It’s important to mention another distinction that Epicurus makes between types of pleasures. He recognizes the difference between physical and mental pleasures and pains. Physical pleasures and pains concern only the present. On the other hand, mental pleasures and pains also encompass the past and the future. Because of that, Epicurus says that mental pleasures and pains are much stronger than the corporeal, stating that “through the body, we can only feel the present, but through the spirit, the past and the future,” and “the memory of the previous pleasure is a means of a pleasant life.” Achieving spiritual satisfaction, we actualize the highest value and point of happiness and bliss, which is tranquility or, as they used to call it in the Hellenistic period, ataraxia – a state of unconfused spirit.
2. The Ethics of the Stoics
In order to clearly present the ethics of the Stoics, and also because of the long-lasting tradition of this school of thought, it’s better to divide it into 3 categories: the ethics of the old period, the ethics in the middle period, and the ethics of the late period.
a) Stoic Ethics in the Old Period
Stoicism was founded by Zeno, who says that the purpose of life is to live a harmonious life. By the phrase “harmonious life,” Zeno means a life in accordance with reason, i.e., a life that provides a moral life towards all that exists in such a way that man does not deny himself and does not hesitate in his thoughts, concepts, and convictions, but is always in harmony with himself and thus achieves freedom and bliss. Zeno considers this a “beautiful course of life.”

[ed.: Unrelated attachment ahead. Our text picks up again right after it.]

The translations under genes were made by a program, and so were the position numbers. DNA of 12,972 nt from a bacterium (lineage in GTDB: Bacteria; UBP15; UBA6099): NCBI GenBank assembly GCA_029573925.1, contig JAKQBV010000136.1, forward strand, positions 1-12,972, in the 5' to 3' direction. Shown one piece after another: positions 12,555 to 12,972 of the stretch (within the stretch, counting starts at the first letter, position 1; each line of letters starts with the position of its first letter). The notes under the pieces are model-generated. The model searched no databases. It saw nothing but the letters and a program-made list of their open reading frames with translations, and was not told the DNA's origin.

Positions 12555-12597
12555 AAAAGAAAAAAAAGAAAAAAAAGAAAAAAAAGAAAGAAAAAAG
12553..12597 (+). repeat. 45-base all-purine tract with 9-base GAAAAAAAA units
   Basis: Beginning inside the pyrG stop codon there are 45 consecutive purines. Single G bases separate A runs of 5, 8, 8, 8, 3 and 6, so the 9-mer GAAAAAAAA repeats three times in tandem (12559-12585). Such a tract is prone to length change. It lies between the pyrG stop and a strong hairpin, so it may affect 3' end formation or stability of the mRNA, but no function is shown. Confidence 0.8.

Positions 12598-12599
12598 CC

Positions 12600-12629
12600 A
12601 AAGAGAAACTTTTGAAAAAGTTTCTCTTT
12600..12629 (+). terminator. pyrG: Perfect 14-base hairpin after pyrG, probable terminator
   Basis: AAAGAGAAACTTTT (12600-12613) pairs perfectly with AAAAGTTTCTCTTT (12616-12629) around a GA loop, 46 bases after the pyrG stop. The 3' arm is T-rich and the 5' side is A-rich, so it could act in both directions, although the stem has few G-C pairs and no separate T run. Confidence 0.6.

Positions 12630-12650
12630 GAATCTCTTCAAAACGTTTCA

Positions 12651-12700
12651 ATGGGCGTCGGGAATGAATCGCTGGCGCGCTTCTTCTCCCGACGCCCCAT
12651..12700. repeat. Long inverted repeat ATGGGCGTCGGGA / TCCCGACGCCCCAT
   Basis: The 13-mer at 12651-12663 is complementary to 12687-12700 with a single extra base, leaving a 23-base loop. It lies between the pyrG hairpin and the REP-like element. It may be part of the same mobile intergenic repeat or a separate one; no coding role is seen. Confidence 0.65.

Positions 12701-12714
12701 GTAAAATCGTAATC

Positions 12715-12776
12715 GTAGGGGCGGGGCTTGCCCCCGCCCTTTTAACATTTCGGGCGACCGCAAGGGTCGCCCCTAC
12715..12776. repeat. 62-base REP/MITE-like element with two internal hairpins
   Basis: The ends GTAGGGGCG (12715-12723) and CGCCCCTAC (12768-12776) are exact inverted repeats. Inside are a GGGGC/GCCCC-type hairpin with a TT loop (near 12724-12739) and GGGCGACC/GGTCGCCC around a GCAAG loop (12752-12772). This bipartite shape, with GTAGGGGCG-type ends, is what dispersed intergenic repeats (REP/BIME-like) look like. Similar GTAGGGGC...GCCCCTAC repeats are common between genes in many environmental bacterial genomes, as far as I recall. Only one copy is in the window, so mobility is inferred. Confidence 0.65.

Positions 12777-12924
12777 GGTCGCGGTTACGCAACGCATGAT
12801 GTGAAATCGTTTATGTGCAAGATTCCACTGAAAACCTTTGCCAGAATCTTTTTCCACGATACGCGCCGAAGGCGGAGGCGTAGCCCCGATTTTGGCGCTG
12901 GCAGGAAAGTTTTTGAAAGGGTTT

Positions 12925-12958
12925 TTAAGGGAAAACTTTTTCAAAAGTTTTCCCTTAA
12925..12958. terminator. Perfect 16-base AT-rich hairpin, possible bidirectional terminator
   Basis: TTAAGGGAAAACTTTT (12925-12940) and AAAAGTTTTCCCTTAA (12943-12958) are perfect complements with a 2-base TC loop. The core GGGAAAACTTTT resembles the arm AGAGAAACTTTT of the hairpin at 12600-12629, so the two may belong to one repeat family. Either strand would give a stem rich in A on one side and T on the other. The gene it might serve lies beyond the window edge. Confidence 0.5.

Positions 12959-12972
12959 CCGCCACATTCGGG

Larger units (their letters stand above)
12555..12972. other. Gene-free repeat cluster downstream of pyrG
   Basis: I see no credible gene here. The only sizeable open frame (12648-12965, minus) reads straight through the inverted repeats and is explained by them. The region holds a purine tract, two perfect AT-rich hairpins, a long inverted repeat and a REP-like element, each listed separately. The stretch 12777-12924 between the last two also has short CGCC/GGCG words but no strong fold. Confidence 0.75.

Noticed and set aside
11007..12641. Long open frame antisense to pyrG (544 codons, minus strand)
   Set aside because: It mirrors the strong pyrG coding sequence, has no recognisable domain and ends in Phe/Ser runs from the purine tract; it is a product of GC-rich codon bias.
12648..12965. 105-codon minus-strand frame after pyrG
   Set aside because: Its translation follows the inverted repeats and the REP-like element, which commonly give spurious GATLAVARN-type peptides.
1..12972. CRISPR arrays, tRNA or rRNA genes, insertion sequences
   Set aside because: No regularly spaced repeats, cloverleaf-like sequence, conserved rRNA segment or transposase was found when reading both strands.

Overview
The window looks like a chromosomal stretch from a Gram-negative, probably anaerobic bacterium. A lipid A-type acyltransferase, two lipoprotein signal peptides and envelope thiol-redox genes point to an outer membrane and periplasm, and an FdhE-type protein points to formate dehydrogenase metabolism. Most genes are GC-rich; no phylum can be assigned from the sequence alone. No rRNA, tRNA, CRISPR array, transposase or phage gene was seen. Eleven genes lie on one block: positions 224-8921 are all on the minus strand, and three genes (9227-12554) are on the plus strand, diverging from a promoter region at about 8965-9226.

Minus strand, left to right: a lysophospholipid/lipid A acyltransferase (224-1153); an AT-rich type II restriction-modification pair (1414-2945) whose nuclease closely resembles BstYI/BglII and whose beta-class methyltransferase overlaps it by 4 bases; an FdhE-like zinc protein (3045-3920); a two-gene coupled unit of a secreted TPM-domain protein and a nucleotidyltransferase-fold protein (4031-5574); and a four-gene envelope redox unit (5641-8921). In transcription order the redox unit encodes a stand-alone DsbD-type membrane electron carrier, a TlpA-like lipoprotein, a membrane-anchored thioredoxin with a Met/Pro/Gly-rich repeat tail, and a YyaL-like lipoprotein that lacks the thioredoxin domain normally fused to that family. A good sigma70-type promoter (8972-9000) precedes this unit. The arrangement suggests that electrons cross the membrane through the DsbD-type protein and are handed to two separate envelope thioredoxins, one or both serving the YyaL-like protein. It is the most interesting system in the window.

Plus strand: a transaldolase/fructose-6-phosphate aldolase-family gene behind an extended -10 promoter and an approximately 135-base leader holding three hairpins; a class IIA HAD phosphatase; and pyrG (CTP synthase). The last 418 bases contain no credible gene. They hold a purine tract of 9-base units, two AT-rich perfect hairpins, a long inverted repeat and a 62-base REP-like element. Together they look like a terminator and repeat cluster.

Building on this thought, Cleante – the second representative of the old period – defines the phrase “harmonious life” as a life in harmony with nature, which actually means a life in harmony with the virtues, because nature itself leads us in that direction of life. But nature does not give man the finished and whole virtue; it gives him only the “seed” and the spark. People have to freely choose virtue and strive to adopt it – a thought that is by its nature rationalistic, like the entire Stoic tradition. The Stoics are known as great logicians and rationalists. Thus, in their ethics, they point out that man should be guided by reason, that is, to live in accordance with it. From this perspective, the Stoics define affections and passions as excessive urges or unreasonable and unnatural mental movements that arise before the human mind.
Chrysippus, the most outstanding and influential thinker of the old period, and also the one who contributed the most to the development of logic, says that affects arise from making a false judgment, i.e., from false reasoning, and as such represent a perversion of reason. According to him, the one who has known the truth has also known the general law according to which everything happens and takes place and lives according to that law, in harmony with nature. He lives without any affects (instincts) and has learned the values that are necessary to fence off urges. Strong urges are tied to a weak will, and a strong will means freedom from all unreasonable urges, true apathy – the ultimate goal and value in the philosophy of the Stoics, which means dispassion, a state of not having strong (negative) passions.
From this brief overview of the Stoic ethics in the old period, we can observe that they are completely different from the Epicureans, whose ethics were absolutely hedonistic, unconditionally surrendering to our urges or pleasures. Also, while the Peripatetics (Aristotelians) found a measure in every passion, the Stoics strive for complete mastery of the passions and sharpening of the mind.
b) Stoic Ethics in the Middle Period
In the ethics of the middle period of the Stoics, we can notice some deviations from the thoughts of the old. As a sign of this, we have the philosophy of Panaetius, which refers to the teachings of Socrates, Plato, Aristotle, Xenocrates, and Theophrastus, but still maintains the spirit of Stoicism. His ethics is not pure eclecticism but a reworking and reshaping of the teachings of the Stoic school of philosophy.